Telling a New Story About Jack the Ripper

We all know the story: In 1888, in London’s East End, Jack the Ripper killed five sex workers.

Forbes Winslow conjures up the secret actions of Jack the Ripper, from The Illustrated Police News. (September 28, 1889.)

It may well be the world’s most infamous serial killer story, and the widely held story is just that—a story about Jack the Ripper, the murderer who violated women’s bodies on the streets of Whitechapel and was never caught. In the popular imagination, Jack is the center of the story—and his victims, as sex workers, are dismissed as if they somehow deserved what they got or were asking for it.

Social historian Hallie Rubenhold sets out to change that in The Five: The Untold Lives of the Women Killed by Jack the Ripper. Even more significantly, her work raises questions about why for over 130 years the public has been morbidly fascinated with the spectacle of the Ripper but has paid little attention to the actual lives of five real women he brutally murdered.

I’ve grappled with this question myself. I teach a course on British Murder Mysteries and TV Crime Dramas, both on campus at Oregon State University and in London as part of a semester long study abroad. On campus, we watch the first season of the crime drama Whitechapel, in which a modern day Ripper replicates Jack’s crimes. In London, we take one of the many Jack the Ripper walking tours of Whitechapel where we visit the sites of the murders and see crime scene photos in binders carried by our guides.

I had long struggled with how to teach about the Whitechapel murders without glorifying Jack. Rubenhold’s book has given me the tool I needed.

In 2015 British feminist were enraged when what had been proposed as a museum to celebrate the women of the East End of London opened as the Jack the Ripper Museum. They protested at the museum, including “killing” an effigy of the museum’s owner, a former Google diversity chief. The museum made things worse that Halloween by offering visitors the opportunity to take selfies with Jack and the bodies of victims.

Each victim—Polly Nichols, Annie Chapman, Elisabeth Stride, Catherine “Kate” Eddowes, and Mary Jane Kelly—becomes more fully human in Rubenhold’s heartbreaking treatment of their lives. The book is organized into five parts, with each part telling a thorough and devastating story of one of these women.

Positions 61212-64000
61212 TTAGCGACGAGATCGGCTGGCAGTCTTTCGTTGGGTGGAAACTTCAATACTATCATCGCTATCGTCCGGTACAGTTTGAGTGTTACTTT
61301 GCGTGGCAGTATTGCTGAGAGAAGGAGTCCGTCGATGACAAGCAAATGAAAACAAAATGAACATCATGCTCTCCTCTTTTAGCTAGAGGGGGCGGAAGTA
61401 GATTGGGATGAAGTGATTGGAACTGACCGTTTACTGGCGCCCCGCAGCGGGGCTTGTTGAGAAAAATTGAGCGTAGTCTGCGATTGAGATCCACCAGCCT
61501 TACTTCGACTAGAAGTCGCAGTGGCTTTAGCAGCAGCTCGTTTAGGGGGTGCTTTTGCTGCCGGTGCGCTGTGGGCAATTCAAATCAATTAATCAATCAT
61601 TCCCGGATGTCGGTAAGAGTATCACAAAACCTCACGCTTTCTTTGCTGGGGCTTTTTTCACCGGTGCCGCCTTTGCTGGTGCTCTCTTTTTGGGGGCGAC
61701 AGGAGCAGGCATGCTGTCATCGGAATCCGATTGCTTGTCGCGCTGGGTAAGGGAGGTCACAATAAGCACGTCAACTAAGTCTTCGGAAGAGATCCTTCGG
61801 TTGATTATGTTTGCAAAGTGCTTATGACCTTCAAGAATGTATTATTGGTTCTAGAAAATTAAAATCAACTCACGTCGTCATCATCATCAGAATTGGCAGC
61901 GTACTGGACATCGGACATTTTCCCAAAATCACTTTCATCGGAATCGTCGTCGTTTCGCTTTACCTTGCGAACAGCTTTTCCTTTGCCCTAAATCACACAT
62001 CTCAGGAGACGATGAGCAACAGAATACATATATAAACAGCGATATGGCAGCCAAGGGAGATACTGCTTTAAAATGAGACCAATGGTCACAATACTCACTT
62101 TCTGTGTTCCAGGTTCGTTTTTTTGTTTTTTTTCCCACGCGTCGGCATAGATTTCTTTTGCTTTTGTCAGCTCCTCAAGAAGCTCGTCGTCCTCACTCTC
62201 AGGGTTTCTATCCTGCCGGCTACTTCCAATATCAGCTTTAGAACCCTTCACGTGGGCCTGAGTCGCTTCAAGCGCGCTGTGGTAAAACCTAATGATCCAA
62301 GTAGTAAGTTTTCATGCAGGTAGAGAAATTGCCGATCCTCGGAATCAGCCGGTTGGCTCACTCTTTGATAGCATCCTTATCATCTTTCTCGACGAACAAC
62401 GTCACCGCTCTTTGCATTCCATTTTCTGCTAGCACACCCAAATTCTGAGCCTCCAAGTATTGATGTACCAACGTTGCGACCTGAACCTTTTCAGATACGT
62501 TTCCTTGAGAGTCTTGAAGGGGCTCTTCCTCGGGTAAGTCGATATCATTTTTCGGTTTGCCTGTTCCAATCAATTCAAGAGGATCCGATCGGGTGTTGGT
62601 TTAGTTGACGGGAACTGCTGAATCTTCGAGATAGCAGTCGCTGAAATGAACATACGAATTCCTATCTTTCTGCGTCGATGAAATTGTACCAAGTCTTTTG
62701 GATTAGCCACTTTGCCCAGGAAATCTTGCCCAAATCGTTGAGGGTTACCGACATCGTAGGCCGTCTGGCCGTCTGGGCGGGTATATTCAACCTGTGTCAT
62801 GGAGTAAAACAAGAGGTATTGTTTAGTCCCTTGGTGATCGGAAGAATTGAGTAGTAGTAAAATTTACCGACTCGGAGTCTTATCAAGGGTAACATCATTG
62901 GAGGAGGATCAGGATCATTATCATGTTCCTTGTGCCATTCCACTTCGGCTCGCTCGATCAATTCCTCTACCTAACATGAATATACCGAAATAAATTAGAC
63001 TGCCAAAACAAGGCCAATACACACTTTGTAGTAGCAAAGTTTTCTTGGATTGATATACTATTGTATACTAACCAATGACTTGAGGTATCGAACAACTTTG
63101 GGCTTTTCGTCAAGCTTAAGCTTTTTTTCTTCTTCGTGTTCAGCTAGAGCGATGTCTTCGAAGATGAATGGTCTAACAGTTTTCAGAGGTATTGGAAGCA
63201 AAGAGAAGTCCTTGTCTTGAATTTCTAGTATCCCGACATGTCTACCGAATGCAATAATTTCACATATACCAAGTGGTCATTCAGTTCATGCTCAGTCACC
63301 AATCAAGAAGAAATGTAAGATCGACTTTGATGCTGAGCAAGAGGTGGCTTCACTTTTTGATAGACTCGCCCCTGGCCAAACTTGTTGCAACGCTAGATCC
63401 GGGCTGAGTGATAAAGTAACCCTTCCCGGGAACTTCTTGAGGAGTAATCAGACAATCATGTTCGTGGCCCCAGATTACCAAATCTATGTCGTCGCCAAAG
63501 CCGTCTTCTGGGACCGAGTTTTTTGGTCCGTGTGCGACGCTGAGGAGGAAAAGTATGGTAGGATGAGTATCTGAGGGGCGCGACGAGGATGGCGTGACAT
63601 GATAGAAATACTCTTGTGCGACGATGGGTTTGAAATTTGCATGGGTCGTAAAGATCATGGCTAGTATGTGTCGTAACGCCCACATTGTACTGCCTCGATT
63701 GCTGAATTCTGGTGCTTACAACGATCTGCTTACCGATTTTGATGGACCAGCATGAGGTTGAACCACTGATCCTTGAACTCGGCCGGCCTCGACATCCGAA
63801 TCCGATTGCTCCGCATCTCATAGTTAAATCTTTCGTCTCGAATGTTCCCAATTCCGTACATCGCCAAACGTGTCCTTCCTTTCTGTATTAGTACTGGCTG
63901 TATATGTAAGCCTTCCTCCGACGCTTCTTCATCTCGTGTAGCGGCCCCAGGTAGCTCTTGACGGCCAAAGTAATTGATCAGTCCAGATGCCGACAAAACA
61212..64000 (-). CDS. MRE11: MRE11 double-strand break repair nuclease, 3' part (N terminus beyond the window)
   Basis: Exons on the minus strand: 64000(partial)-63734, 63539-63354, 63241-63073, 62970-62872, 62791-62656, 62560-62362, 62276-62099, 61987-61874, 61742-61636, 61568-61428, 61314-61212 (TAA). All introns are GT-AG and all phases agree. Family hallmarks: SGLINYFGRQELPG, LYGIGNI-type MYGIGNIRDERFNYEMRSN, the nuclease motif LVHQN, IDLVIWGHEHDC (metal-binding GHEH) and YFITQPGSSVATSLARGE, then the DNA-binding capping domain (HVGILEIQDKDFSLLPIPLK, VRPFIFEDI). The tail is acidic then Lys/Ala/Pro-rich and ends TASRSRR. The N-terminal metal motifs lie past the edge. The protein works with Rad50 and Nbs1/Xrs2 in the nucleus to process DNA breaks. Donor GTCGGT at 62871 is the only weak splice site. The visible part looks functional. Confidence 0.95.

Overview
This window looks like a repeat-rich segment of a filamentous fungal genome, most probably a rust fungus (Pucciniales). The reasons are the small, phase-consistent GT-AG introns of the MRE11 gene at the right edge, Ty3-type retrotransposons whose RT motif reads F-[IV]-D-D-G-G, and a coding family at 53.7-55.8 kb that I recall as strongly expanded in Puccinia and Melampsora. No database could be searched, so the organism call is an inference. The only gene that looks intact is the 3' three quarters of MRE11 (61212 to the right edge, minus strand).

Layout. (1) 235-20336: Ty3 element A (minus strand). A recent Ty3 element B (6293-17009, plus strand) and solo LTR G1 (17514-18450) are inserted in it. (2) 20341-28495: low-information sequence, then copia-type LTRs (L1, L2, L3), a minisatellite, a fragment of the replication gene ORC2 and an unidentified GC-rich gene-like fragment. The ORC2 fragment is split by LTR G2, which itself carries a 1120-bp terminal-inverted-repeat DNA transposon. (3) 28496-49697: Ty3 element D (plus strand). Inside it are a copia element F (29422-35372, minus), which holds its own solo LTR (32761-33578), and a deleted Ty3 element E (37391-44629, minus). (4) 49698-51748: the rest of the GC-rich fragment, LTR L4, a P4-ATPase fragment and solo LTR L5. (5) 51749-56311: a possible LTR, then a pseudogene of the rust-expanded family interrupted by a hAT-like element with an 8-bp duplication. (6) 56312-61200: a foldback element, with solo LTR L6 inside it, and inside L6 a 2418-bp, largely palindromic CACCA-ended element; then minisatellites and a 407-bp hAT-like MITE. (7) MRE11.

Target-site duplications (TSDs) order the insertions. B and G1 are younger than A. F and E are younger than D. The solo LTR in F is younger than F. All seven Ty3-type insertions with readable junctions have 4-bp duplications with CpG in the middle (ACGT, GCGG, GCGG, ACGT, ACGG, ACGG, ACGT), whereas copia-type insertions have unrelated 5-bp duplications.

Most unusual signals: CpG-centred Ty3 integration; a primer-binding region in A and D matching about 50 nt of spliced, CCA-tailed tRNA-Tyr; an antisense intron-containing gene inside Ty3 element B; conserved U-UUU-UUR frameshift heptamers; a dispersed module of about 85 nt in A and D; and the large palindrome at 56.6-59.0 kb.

Rubenhold has done painstaking research in the coroner’s reports, public records offices, the London Metropolitan Archives, registers’ offices and contemporary newspapers and other publications at the time of the murders. She draws a compelling picture of each woman and brings the dismal circumstances of life as a poor woman in Victorian London to life.

Rubenhold claims these women “began their lives in deficit” because they were born female. They were born into working class families, but as girls they were considered a burden on the family. They would never earn the income of their brothers, so an education was unimportant. The best they could hope for was life as a domestic servant. Their labor was cheap, and, if they were left with children and no man to support them, survival was nearly impossible. They knew little about birth control and so could not manage how many children they had. And on top of this, Rubenhold notes, ideals of sexual morality circumscribed their lives and meant women bore most of the moral judgment if they stepped outside Victorian moral norms.

Their circumstances did push some of these women into selling sex to survive. Some of them became alcoholic. They often had to “sleep rough” (outdoors) because they didn’t have the money for a bed or they were drunk and not allowed into a sleeping lodge. But there is no evidence these women were soliciting sex when they encountered Jack. His victims were vulnerable because no one cared about them.

These women had complicated lives, well beyond the sensationalized tales of the Victorian press, but because they were poor women the police, journalists and public cared little about them beyond their victimhood—and we hold onto the narrative of the women as sex workers because it “makes the story of a vicious series of murders slightly more palpable,” Rubenhold asserts. It assures us that women become victims because they deviate from acceptable standards of female behavior. “These attitudes may not feel as prevalent as they were in 1888, but they persist,” she notes. “They have been integrated into the fabric of our cultural norms.” 

Rubenhold instead allows us to see these women, at last, as human—as women with dreams and aspirations; as women with relationships as daughters, sisters, wives, mothers, friends and lovers; as women who worked, loved and struggled. “We have had to forget his victims” in order to keep Jack alive, she argues. “We become complicit in their diminishment.” 

The Five reverses that trend.


Susan M. Shaw, Ph.D., is a professor of women, gender and sexuality studies at Oregon State University.